10 Tips To Get The Most From A Business Conference
Some people enjoy the change of pace and stepping away from their office; others feel like they are just a required inconvenience, but business conferences are important networking events to grow your business. Here are ten tips to get the most out of your next one:
1. Research the conference before you go. Find out the schedule as a whole, what big names are going to be there, what the best lectures or discussion groups will be, etc. so you can come in knowing what to expect.
2. Set an objective. Have a goal in mind about what you want to accomplish by attending the conference.
3. Decide who you most want to meet. When you’re there, choose five to ten companies or individuals who you feel will be most advantageous to interact with.
4. Research the contacts you make after the conference. Go through the business cards you got and look at their websites, email them, or otherwise reach out and get more familiar with their company.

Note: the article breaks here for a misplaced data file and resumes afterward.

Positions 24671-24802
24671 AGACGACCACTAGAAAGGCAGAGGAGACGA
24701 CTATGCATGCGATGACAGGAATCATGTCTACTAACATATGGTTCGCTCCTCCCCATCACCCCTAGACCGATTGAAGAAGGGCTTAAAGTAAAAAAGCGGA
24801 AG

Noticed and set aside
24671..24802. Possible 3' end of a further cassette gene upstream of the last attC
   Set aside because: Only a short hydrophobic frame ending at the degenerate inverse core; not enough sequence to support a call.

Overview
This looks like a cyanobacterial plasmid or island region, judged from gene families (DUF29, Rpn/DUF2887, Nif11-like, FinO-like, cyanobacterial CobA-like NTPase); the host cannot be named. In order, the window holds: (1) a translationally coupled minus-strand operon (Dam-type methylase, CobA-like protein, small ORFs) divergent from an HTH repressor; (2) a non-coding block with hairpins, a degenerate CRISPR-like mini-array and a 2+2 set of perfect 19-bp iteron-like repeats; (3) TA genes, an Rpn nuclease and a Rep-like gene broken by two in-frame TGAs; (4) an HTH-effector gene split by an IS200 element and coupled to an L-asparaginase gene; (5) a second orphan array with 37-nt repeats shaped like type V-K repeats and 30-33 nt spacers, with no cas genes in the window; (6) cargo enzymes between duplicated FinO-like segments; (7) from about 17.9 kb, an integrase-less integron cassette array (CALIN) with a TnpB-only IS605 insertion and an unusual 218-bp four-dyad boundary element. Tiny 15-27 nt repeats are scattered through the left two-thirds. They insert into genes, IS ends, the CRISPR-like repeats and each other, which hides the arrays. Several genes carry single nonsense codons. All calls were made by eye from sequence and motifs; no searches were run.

5. Plan your schedule. There will be multiple events going on at once and you can go to them all, so plan out what you’re going to do so you don’t miss anything valuable to your company.
6. Talk to people! Don’t keep to yourself. Talk to as many people as you can, even if it’s just small talk or a passing conversation—find a method of determining who would be best to get to know better.
7. If you have a booth, make it interesting. If your company is set up as a vendor, make your area exciting to stand out from other companies. Offer a free gift or a fun game-like interaction to get people conversing with you.
8. Grab lunch with like-minded people. Ask those who you really felt had interesting things to say out for lunch or dinner so you can discuss business further in a relaxed setting.
9. Bring business cards and other small, printed materials.
10. Tweet…in the back. If you wish to make live Twitter updates, do so in the back or off to the side so you don’t disturb those who aren’t online. Use meeting hash tags and describe locations to get people who aren’t in attendance to look up more information and get them interested.